Five middle schools in a large urban school district in the eastern United States. The schools are predominantly minority students (approximately 80%) and many of the students were classified as low-income because they receive free or reduced-price lunch (approximately 67%).
The analytic sample for the intervention condition included 1798 students who were 80.2 percent minority and 69.1 percent disadvantaged (received free or reduced price lunch). The analytic sample for the comparison condition included 2188 students who were 82.1 percent minority and 70.8 percent disadvantaged (received free or reduced price lunch).
SWPG Review Notes: There is discrepancy in the reported sample size. On page 155, the sizes of the intervention and comparison groups are reported as 1798 and 2188, respectively, which gives a total sample of 3986. However, on page 150, the sample size is reported as 3916 (intervention group n= 1798, comparison group n= 2118).
The Student Team Reading and Writing (STRW) program program components included: a) cooperative learning classroom processes, b) a literature anthology for high interest reading material, c) explicit instruction in reading comprehension, d) integrated reading, writing, and language arts instruction, and e) a writing process approach to language arts. The STRW program is an integrated approach to reading and writing/language arts for early adolescents. The writing part of the intervention used an iterative writing process approach where students were taught to plan, draft, revise, edit, and finalize their writing. This was combined with language arts instruction and writing concept lessions. The language arts instruction was focused on writing, and instruction in grammar, language expression, and language mechanics related to students writing. The concept lessons involved instruction and models on style and techniques. The reading part of the program consisted of three principal elements: literature-related activities, direct instruction in reaidng comprehension strategies, and selection-related writing. In all of these activities students work in heterogeneous learning teams. All activities followed a regular cycle that involved teacher presentation, team practice, independent practice, peer pre-assessment, and individual accountability. Cooperative learning teams were used as a vehicle to get students to engage in academic interactions that would further their understanding of what had been taught and to take advantage of the strong peer orientation of early adolescents.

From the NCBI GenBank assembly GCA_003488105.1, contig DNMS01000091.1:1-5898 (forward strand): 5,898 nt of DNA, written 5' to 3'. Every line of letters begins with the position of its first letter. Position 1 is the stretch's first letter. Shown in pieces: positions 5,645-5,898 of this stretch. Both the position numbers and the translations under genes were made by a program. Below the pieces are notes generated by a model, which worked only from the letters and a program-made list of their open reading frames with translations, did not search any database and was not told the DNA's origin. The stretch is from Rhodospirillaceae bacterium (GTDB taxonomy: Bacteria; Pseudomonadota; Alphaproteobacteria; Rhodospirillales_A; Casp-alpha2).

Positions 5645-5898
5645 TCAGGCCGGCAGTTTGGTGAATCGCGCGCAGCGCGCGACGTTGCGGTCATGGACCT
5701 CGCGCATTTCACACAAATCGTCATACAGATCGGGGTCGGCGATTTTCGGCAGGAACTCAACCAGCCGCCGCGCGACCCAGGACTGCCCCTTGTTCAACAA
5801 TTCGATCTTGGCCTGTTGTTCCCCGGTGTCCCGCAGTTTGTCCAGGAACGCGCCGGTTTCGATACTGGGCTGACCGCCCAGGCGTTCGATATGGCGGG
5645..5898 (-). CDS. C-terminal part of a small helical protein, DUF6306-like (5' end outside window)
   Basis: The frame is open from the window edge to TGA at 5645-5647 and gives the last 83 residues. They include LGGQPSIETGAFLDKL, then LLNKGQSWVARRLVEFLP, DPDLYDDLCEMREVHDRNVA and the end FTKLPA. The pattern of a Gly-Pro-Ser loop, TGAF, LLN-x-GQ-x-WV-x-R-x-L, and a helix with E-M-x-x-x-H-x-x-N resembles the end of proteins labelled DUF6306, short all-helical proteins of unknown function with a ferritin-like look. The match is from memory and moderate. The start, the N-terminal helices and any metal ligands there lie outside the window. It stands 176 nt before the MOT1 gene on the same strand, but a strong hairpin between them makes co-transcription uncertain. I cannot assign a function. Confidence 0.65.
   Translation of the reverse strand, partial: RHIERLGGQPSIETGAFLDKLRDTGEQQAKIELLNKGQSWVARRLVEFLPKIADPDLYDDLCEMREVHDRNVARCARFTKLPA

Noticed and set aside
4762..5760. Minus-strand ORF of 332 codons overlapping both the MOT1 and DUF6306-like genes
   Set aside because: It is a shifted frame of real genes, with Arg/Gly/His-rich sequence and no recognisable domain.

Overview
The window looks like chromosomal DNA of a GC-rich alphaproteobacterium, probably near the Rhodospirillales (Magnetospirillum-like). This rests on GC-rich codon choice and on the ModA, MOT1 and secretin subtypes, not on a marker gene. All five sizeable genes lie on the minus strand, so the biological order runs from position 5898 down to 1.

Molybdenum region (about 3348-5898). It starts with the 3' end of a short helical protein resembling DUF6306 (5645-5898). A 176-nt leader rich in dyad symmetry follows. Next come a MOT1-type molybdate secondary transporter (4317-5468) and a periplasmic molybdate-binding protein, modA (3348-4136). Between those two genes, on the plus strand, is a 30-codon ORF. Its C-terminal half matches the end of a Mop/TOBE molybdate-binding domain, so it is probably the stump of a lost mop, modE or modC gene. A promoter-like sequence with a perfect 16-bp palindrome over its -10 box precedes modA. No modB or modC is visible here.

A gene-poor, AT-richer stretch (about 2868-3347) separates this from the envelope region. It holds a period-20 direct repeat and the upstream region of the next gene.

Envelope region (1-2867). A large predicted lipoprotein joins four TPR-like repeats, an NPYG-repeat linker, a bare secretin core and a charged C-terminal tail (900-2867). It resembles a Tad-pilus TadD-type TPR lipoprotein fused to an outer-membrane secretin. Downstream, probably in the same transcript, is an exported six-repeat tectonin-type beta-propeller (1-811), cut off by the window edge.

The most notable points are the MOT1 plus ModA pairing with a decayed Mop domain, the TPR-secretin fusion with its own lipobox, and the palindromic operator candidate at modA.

SWPG Review Notes: Information about the dosage such as the number of class sessions, time per session, or number of days/weeks/months was not provided. Teachers were trained in the summer, and coaching (observation and feedback on STRW) continued into the school year for 4 months (one semester; p. 152). Thus, it is clear implementation lasted at least one semester, however, it is unclear whether the intervention continued for the remainder of the school year.
The teachers in the comparison schools used traditional instructional methods. Students went to different teachers for reading and English. The reading teachers used a basal reading series and related adjunct materials (e.g., workbooks). The English teachers used an English literature anthology for their literature component and a grammar English textbook for the language arts component. The comparison teachers did not use cooperative learning processes in their instructional activities on a daily basis.
Support for implementation
The teachers in the intervention schools were trained in STRW during their summer vacation for 5 half-day (3 hr) sessions during 1 week. The training consisted of an explanation of the processes and the rationale behind them. During the training, teachers participated in a simulation of major components of the program. The teachers were also given a detailed manual that described each of the components in much the same way they were described by the trainer. During the first 3 months of implementation, the project staff observed and gave feedback to the teachers as they implemented the program. The project staff also met with teachers during and after school, often attending meetings of the reading and language arts department. At these meetings teachers' questions and problems were discussed in order to resolve any problems they were having and to use their feedback to improve the program.